But the IG’s report confirms something critics of quality of life policing have been alleging for years: that enforcement is harsher in communities of color.
“Quality-of-life enforcement is not evenly distributed across the City. In 2015, the distribution of quality-of-life enforcement activity in New York City was concentrated in precincts with high proportions of black and Hispanic residents, New York City Housing Authority (NYCHA) residents, and males aged 15-20, based on data from the NYPD and the United States Census,” the report reads. “Conversely, precincts with higher proportions of white residents had lower rates of quality-of-life enforcement. In many, but not all, instances, the rates of enforcement remained high even after adjusting for crime rates.”
The NYPD issued a lengthy response to the report, calling it “deeply flawed.”
“The report fails to acknowledge what all New York City residents know: that every community in the city is safer and has a better quality of life due in large part to the extensive quality of life enforcement efforts and proactive policing that was implemented in 1994 by the New York City Police Department,” the NYPD response read.
The department argued the IG should have looked back to 1990 when crime was higher, rather than looking at a five-year period where crime was comparably low. But Peters argued the IG was investigating what works now, not in the past.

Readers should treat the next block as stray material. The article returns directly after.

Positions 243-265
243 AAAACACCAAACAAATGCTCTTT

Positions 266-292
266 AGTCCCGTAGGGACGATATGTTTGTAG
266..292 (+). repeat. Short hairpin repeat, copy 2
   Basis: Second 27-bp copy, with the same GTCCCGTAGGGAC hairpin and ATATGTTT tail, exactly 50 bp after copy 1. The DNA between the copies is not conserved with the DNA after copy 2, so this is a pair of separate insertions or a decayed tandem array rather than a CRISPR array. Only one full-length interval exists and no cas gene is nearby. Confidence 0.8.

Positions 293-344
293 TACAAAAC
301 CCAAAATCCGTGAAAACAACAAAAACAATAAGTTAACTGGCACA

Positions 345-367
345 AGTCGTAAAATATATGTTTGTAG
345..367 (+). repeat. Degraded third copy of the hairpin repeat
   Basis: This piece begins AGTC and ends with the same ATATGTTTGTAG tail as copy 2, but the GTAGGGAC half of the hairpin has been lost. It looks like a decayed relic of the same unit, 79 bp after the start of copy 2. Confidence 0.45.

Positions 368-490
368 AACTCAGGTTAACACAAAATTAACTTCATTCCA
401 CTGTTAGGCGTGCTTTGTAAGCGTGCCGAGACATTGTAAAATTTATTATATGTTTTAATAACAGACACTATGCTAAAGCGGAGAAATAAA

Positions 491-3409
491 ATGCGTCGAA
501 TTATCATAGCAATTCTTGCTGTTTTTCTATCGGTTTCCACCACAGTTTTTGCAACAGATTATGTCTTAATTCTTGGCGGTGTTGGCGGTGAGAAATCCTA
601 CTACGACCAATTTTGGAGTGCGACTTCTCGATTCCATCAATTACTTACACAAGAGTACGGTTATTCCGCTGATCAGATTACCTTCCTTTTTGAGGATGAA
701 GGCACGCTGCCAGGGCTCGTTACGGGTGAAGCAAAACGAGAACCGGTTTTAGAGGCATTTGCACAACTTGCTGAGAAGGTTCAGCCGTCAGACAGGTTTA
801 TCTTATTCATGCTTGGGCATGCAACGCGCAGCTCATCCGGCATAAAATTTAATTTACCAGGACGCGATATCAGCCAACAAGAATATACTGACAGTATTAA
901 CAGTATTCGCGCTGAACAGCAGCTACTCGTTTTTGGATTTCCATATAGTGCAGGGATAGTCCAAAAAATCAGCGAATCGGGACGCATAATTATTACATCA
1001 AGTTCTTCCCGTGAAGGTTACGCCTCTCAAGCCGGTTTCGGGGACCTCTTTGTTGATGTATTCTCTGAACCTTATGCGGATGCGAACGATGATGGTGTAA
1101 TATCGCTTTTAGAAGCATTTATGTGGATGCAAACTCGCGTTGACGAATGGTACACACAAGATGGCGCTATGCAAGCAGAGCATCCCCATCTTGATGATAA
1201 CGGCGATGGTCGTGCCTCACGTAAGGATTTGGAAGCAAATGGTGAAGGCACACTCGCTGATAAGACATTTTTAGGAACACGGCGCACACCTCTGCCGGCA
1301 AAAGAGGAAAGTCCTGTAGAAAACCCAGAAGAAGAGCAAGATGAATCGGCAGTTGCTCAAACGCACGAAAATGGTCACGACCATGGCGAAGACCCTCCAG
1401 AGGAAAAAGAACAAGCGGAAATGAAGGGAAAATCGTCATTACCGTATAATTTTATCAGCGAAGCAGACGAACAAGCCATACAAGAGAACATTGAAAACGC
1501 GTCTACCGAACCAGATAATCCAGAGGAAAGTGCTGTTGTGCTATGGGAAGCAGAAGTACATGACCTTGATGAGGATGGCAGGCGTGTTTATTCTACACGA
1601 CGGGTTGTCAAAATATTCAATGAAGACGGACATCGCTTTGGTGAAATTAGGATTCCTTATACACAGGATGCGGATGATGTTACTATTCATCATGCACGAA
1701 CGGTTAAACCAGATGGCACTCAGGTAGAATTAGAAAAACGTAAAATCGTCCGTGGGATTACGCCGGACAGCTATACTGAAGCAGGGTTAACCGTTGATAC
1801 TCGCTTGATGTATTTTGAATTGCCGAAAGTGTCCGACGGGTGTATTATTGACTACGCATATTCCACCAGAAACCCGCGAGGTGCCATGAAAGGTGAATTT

“Looking at whether a tactic worked a quarter of a century ago is pointless, because nobody who understands policing—including Bill Bratton—really believes that the same tactics that worked 25 years ago should be carried forward 25 years without further review,” Peters said.
The NYPD also argued that quality of life enforcement happens because of complaints from community members.
“The first reason to issue a summons for public urination, for example, is because it is illegal to urinate in public anywhere in New York City. The report fails to recognize that fact and does not discuss the impact public urination has on all communities throughout the city.”
The report analyzed 1.8 million quality-of-life summonses, more than 650,000 quality-of-life misdemeanor arrests, more than 600,000 felony complaints and more than 200,000 felony arrests. It used Census data that was organized and coded to each of the NYPD’s 77 precincts.
The IG’s office recommended the department “assess the relative effectiveness” of its quality-of-life enforcement, determined whether it has a disproportionate impact on certain communities, and keep track of and release additional data.
DOI Commissioner Mark Peters said the report was the first independent and data-driven investigation into the subject.
“The results of our investigation call into question some long-held assumptions about the systemic impact of certain tactics and therefore provide a starting point for the NYPD to more fully employ statistical analysis to evaluate these tactics,” he said.
This story has been updated with the NYPD’s response to the audit and with comments from Peters.